Wednesday, April 10, 2013

Five thrifty food tips from Mama Squirrel

As I've posted before, and as Peg Bracken liked to say, you don't always need fancy recipes, and sometimes you're better off without them.  Peg wrote, "Worst of all, there are the big fat cookbooks that tell you everything about everything.  For one thing, they contain too many recipes.  Just look at all the things you can do with a chop, and aren't about to!  What you want is just one little old dependable thing you can do with a chop besides broil it, that's all."  (The I Hate to Cook Book)

Well, we are not broiled-chop people, but you get the drift.  My own "little old dependable thing" for meat has usually been putting whatever-it-is on a layer of sauerkraut, and either baking it or slow-cooking it.  I have an "old dependable" basic muffin recipe, a meatloaf recipe that suits us, a favourite way of making macaroni and cheese, and a few other fall-back, no-fail things that keep us functioning. 

But it's the flexy-recipes, patterns rather than strictly-enforced lists of ingredients, that help us make the most of what's around.  These can turn out delicious, or they can be flops.  Experience has a lot to do with that.  Here are a few hints we've learned along the way.

1.  Size and shape:  The other night, I made what was basically spaghetti-and-meat-sauce but with a chunk of leftover roast beef.  The wrong way to do this would be to cut large chunks or slices of meat and to use long pasta like spaghetti.  That is one recipe-for-messy waiting to happen.  Better idea:  cut the chunks quite small, and also use small pasta like shells or fusilli.  We also glued it together, so to speak, with a bit of mozzarella melted on top.   Rule of thumb:  things that go on the fork at the same time work better when they're approximately the same size.  Stew, big chunks.  Soup, small pieces.

2. Seasoning: the above-mentioned pasta dish could have been very flat, but I used the spaghetti seasonings here (more or less--less sugar), and added beef broth as part of the liquid. If you're using low-or-no salt ingredients (such as no-salt-added tomatoes) and a little salt isn't a medical problem, then you might want to check for that.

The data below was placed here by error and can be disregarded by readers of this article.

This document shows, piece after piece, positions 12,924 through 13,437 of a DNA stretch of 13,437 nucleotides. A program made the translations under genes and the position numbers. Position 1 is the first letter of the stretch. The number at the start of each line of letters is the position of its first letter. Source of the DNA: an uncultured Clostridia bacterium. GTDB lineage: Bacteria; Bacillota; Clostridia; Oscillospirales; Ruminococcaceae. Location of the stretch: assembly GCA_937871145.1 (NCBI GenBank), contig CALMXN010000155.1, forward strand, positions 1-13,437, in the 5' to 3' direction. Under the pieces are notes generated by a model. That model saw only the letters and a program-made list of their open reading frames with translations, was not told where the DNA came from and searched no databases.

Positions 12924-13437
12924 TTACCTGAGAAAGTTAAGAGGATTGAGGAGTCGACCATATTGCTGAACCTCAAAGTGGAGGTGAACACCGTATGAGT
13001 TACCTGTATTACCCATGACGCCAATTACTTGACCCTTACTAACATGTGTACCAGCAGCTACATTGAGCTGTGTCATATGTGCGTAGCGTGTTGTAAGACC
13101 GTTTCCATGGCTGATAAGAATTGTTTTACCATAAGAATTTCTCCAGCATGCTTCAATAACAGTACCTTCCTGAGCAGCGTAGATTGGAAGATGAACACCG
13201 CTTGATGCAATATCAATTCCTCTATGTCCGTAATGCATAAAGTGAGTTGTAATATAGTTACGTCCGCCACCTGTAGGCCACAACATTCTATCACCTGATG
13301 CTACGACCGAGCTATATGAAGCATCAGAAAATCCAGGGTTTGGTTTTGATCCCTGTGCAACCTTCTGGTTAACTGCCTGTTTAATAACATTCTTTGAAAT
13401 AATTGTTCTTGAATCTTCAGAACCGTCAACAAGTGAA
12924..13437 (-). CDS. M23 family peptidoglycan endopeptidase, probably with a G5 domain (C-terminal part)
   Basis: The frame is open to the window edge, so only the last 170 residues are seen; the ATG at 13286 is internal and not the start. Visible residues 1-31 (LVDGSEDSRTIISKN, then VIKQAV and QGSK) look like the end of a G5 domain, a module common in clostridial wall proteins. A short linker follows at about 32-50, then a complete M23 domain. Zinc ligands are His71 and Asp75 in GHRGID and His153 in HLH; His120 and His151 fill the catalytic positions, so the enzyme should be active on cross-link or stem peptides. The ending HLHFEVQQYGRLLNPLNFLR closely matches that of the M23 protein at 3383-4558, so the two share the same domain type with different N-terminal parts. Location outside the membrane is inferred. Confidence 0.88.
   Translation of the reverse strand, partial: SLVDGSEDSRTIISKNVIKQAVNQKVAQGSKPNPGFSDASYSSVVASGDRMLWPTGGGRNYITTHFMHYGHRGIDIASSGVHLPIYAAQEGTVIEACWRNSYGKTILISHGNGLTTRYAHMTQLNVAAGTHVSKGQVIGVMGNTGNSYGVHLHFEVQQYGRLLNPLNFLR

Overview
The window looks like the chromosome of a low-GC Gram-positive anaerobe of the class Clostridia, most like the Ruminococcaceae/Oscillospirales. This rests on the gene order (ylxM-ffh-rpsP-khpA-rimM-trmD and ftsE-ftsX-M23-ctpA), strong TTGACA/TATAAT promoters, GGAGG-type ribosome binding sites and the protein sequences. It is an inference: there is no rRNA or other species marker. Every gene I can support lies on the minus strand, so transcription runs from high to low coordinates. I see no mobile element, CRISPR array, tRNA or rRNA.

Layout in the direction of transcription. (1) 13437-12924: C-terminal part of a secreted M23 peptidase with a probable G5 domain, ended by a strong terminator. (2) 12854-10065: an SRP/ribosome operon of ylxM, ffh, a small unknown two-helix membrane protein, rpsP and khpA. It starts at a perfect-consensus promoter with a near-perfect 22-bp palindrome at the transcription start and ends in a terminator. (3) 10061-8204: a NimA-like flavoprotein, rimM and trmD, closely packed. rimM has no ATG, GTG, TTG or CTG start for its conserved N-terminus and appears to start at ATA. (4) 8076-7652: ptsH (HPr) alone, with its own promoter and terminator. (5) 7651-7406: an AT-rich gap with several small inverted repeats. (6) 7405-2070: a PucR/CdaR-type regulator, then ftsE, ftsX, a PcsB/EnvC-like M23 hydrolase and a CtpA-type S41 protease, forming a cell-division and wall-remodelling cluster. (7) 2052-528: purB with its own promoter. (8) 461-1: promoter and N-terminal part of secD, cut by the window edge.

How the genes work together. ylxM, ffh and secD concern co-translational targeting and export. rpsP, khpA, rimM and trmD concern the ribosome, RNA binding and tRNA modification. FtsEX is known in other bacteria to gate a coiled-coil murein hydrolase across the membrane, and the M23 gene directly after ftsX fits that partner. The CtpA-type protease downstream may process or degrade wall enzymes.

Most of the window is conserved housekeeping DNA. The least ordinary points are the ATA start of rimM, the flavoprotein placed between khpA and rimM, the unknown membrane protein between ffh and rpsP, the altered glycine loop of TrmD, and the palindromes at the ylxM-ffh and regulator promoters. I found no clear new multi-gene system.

3.  Don't put things in that don't belong.  We had some gravy left over from the roast beef, but that would have made the spaghetti sauce taste terrible.  It's not a crime not to use every last available ingredient.

4.  Colour.  Seventh-grade home ec teachers love this one, but it's true.  Sometimes you can't help the food at your meal being mostly one colour, but if you can add a bit of contrast (even if it's frozen peas), it cheers up the plates.  Some vegetables lose colour in cooking, so you might want to add them (or cook them) at the last minute.

5.  If you're not sure which foods go together, try making up a name for your dish based on the flavours and ingredients you're using, and see if it sounds like something you'd order off a menu.  If not, you might want to rethink.  For instance, Banana-Cherry Muffins sound tasty; Pumpkin-Cherry, not so much (although many people obviously disagree with me on that).  Beef-Mushroom Pasta Skillet sounds good; Beef-Turnip Pasta Skillet, no.

Photos (except for Peg Bracken) by Ponytails.  Copyright Dewey's Treehouse.


Jeanne said...

Just gotta say that I love grilled chops. Yum!

Mama Squirrel said...

Jeanne: grilled on Mr. Fixit's charcoal "barbie," yeah, I'm in; but she's talking about just sticking meat under the stove broiler, and that's something we hardly ever do here, at least our family. (My kids think the broiler is for making garlic toast and melting cheese.) I think it was more common in the '60's.